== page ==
The Economy of Walking
Some cities allow cars and trucks to dominate their economies. Citizens walk only short distances, from their parking spot to their destination, and straight back. They never wander, crossing streets in peril, and only looking out for danger. As a consequence, their walking gait is a trot, always ready to break into a gallop. They never make eye contact with strangers, or stop to study a storefront full of beautiful distractions. Their favorite kinds of retail are fast food, convenience stores, and wherever possible, a drive through window. Children and seniors get left behind.
Other cities, like Venice, have no cars or trucks at all. Citizens walk everywhere, and purposeful wandering (“la passagiata”) becomes a combination of sociology and sport. People stroll, amble, sashay, strut, wiggle, prance, bee-line, meander, and frequently stop, just because they can. Babies in strollers, children, teens and their grandparents all find ways to enjoy. Retailers, hungry for their attention, create wonderful and imaginative displays designed to delight. Each one tries to prove that they are unique and different from the other shops that line the “streets” tight as teeth. This creates a shopper’s paradise!
Savannah’s historic center city cannot afford to exclude automobiles like Venice. It has, however, survived the automotive era, and remains one of North America’s greatest ” walking cities”. The abundance of shade from our urban forest helps, as do our unique squares at the center of our wards. These reservoirs of civility slow the automobile traffic enough to give pedestrians a feeling of comfort and safety. But our greatest retail thoroughfare–Broughton Street–lies between these squares and the wide pavement remains dominated by automobiles.
I recently re-visited Rome, and observed how pedestrians and cars can co-exist. The old city accommodates automobiles, but functions more like Venice. The interconnected streets and piazzas make their bias toward pedestrians obvious. Many of the narrower streets allow only taxis and delivery trucks, as well as Vespa motor scooters and bicycles. The wider streets have parking but leave the best space for people to walk, so they are lined with retail shops and places to eat and drink. Drivers understand that they must slow down, and always yield to pedestrians. Many areas contain bollards and planters to segregate the cars and allow space for children to play safely, while their grandparents watch from shaded benches.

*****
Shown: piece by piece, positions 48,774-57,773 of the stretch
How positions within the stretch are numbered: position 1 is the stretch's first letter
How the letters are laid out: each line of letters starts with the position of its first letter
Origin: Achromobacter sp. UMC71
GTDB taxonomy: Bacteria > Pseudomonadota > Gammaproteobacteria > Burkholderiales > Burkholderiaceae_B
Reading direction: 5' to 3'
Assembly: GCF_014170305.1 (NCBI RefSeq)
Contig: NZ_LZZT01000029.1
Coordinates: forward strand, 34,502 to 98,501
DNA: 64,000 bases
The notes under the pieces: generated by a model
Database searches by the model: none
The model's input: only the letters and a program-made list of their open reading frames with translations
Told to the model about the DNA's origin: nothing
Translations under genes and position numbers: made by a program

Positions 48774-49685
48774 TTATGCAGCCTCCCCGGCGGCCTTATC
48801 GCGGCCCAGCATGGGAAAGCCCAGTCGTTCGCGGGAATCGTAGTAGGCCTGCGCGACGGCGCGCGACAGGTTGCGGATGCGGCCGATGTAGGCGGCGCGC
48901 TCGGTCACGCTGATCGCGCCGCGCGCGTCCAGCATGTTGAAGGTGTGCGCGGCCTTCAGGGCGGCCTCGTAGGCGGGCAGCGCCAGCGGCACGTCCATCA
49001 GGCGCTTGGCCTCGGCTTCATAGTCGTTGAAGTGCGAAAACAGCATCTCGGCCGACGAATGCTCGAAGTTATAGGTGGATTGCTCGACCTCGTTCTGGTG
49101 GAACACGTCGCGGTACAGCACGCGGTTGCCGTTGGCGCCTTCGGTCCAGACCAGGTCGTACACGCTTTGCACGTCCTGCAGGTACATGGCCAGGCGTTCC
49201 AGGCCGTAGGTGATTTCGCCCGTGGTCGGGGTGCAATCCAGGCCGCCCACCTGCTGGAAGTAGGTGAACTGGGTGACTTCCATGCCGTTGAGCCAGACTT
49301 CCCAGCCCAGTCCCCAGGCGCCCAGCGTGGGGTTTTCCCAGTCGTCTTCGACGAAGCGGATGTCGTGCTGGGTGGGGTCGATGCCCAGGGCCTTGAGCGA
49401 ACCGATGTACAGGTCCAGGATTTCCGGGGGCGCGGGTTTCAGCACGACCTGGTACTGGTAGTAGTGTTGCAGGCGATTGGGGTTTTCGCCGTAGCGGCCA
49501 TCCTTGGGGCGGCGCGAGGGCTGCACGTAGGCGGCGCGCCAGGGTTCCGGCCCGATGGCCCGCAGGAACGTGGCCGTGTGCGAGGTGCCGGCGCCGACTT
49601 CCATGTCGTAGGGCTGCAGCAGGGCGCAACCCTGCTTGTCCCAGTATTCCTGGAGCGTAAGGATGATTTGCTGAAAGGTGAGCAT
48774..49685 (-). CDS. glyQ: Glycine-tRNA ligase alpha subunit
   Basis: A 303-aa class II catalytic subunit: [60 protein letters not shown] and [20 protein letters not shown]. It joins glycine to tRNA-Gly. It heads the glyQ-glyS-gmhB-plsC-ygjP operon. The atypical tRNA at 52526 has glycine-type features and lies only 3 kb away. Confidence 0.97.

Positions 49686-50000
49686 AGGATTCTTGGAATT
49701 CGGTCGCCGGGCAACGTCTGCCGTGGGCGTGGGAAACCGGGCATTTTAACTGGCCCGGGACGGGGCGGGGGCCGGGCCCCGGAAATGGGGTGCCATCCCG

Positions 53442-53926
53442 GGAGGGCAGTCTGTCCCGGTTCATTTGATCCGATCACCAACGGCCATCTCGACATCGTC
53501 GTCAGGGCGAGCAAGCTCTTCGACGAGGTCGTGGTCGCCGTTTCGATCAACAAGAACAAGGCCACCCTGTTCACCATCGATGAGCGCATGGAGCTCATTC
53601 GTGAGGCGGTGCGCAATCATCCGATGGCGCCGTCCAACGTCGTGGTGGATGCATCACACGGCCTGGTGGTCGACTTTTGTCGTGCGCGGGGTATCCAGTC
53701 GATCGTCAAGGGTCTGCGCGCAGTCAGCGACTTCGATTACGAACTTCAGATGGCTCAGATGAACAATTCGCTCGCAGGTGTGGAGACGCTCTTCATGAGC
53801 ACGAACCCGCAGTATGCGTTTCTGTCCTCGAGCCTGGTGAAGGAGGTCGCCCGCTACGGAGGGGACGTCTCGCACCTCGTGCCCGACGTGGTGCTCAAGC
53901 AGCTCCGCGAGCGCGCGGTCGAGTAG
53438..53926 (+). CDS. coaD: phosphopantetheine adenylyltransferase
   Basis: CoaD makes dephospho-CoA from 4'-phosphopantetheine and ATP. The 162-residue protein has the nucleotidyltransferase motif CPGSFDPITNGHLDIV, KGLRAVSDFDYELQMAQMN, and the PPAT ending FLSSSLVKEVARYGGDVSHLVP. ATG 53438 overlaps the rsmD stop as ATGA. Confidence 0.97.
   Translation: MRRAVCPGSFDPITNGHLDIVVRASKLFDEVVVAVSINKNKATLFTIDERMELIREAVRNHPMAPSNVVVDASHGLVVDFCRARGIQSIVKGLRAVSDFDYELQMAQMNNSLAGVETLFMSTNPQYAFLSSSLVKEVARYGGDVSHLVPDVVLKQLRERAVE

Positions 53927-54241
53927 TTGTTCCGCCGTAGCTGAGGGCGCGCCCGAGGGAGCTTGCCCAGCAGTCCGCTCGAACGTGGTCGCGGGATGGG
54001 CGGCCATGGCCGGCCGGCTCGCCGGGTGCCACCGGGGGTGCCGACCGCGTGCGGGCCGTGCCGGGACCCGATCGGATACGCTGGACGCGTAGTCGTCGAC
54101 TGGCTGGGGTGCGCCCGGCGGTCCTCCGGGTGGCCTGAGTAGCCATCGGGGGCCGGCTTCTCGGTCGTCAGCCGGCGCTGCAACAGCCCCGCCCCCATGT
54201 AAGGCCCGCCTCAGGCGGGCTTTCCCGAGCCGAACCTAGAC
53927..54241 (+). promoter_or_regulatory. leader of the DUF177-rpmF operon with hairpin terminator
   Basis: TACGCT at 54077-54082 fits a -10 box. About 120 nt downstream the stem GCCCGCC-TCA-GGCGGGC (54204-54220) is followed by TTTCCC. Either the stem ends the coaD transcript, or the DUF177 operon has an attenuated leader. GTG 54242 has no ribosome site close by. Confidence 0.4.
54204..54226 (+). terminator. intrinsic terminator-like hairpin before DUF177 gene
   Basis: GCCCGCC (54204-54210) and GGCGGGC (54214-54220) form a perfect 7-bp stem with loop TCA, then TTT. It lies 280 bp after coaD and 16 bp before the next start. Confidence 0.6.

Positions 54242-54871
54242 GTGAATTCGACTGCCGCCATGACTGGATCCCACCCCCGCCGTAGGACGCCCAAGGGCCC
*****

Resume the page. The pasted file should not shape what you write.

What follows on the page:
Broughton Street must become such a place! With the right combination of shade, lighting, trees, benches, bollards, parking, and safe intersections, we intend to create blocks of this street that function like “outdoor rooms” and provide great space for special events and imaginative retail. This will extend the shopping into the evening and increase revenues. Working with Ben Carter and the City of Savannah, we can create the best (and safest) shopping street in the South. Then we can have a place where all our citizens can come and enjoy. The automobiles can visit as “guests”, not dominate.
If you are interested in how we will solve this puzzle, please watch this website for more details in the future!